A few weeks ago, I finished my first race.
It was a 10-kilometer run in the annual Manitoba Marathon, and I am absolutely thrilled to be able to say I did it. In fact, I’m still smiling about the experience and replaying my favourite moments.
To most people, a 10k run isn’t a huge accomplishment. It’s not like a half or full marathon, and only sits about a step on the awesome scale above the 5k and most fun runs. No, a 10k isn’t the most prestigious of running events. But to me and many others, it’s an important stepping-stone to bigger races and further distances.
My desire to enter a race began about a year ago, when I used running as an aid to help me quit smoking. I didn’t want to use traditional quitting methods – like the patch, gum or electronic cigarettes. I wanted to do it on my own terms and in my own way. Believe it or not, it worked. For the past year, I have been smoke free.
This past Father’s Day was my one-year quitting anniversary. To celebrate it, I wanted to do something special. So, I slowly transitioned from a casual, once-a-week jogger to a committed runner following a training plan with an end goal in sight.
For me, the biggest challenge was switching from a treadmill to running outside. I didn’t think it was going to be a huge issue, but boy was I wrong. Things I thought would be major challenges – like uneven pavement – took a backseat to the real concerns like heat, humidity, UV rays and wind. Oh my goodness, the wind. After I finished my first outside run (which absolutely kicked my ass), I realized I’d been living in a bubble by using a treadmill.
Gradually, running outside became less challenging. Then, it became somewhat fun. Now, I glare angrily out my window and pout a little when I have to use my treadmill because the weather isn’t cooperating. Running outside is exciting, interesting and invigorating, and I can’t believe I went so long without doing it.
With the switch from tread to pavement under my belt, I gradually increased both distance and speed and was ready for the big day. I was so nervous and had no idea to expect. It was raining, of course, but that didn’t stop the roughly 12,000 marathoners from flocking to their starting spots just after seven a.m. The gun went off, I waved to my husband and my first race was officially underway.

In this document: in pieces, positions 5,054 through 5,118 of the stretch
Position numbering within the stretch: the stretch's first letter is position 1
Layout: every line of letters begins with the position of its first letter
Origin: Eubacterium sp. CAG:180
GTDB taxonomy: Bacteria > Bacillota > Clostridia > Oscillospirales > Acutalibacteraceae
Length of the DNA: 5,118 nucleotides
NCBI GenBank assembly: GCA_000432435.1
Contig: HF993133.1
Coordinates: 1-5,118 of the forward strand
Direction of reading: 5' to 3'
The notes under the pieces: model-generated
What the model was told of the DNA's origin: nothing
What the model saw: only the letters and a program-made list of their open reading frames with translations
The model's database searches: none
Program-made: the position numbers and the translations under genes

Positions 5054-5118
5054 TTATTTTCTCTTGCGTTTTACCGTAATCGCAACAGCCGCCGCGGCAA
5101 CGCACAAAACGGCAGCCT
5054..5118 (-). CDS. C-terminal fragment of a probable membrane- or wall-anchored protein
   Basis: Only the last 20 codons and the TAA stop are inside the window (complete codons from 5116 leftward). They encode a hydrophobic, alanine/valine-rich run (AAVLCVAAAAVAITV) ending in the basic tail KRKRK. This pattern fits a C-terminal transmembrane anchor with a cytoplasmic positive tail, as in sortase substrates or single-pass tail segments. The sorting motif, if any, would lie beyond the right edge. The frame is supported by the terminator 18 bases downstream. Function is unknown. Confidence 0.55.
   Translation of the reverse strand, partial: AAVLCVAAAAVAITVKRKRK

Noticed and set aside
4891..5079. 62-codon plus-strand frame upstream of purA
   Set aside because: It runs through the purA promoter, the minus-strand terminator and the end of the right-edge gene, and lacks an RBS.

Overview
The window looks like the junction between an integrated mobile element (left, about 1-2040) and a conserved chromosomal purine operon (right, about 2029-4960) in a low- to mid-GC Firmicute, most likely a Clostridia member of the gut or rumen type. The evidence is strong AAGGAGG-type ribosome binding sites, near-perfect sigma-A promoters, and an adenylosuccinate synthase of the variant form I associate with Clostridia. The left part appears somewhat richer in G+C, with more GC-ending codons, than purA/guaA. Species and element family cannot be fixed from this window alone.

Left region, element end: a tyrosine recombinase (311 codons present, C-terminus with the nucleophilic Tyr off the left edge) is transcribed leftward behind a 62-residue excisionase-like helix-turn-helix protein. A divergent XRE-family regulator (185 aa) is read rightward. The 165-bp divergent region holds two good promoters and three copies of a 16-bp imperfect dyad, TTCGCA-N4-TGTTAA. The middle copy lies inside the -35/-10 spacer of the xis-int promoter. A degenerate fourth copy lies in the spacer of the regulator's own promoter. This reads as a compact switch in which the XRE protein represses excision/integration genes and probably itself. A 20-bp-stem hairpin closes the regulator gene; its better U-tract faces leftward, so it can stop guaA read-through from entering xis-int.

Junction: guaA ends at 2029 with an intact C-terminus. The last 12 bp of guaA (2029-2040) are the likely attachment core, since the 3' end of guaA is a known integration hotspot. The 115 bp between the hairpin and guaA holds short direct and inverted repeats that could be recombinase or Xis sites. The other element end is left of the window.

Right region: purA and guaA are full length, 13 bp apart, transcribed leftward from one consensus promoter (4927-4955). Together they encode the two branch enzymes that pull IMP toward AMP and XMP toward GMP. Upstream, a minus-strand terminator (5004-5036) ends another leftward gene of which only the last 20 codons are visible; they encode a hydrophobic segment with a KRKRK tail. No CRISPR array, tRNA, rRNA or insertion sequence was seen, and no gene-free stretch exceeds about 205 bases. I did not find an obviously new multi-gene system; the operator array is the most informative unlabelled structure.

The combination of cheering spectators and countless runners jockeying for space along the route was intense. I had never even watched a marathon before, so this experience was completely new in every way. Bands and other entertainment had been set up strategically near refreshment stops and portable bathrooms. I’d heard there is actually a beer stop somewhere, but it’s for full marathoners only. One day…
What really touched me were all the spectators who set up camp along the route and stayed for the entire event. It was raining, as I mentioned earlier, and they must have been cold. But damp weather didn’t deter hundreds of exuberant people from lining the roadways and cheering on everyone. They really kept me going, and added a festive feeling to the atmosphere that made my run even better.
I can’t quite put into words how I felt crossing the finish line. Growing up, I was never particularly sporty or strong. Usually, I was the last one picked in gym class. Finishing a race in front of hundreds of cheering people was never something I thought I would – or COULD – do. But I did it. And, I’m going to do it again.
A lot of people have a love/hate relationship with running, and I totally get it. There have definitely been many moments where I’ve second-guessed my choice of physical activity. Especially when it’s hot out, or cold, or windy or… well, anything really. But just when I feel like giving up or taking another walking break, I pass another runner on the road. We share a private smile that says “I feel your pain,” and I quicken my pace. Just like anything else in life, practice makes perfect and you get out of something what you put into it. Running is no different.
My first race was such a great experience that I’ve already signed up for a 10-mile run in September. If that goes well, I plan to be running the half marathon next Father’s Day. I think that training for and running in races has become part of my life for good, and who knows – maybe you’ll see me at the Boston Marathon one day.
I never though I’d say this, but my name is Amanda Hope and a few weeks ago I finished my first race…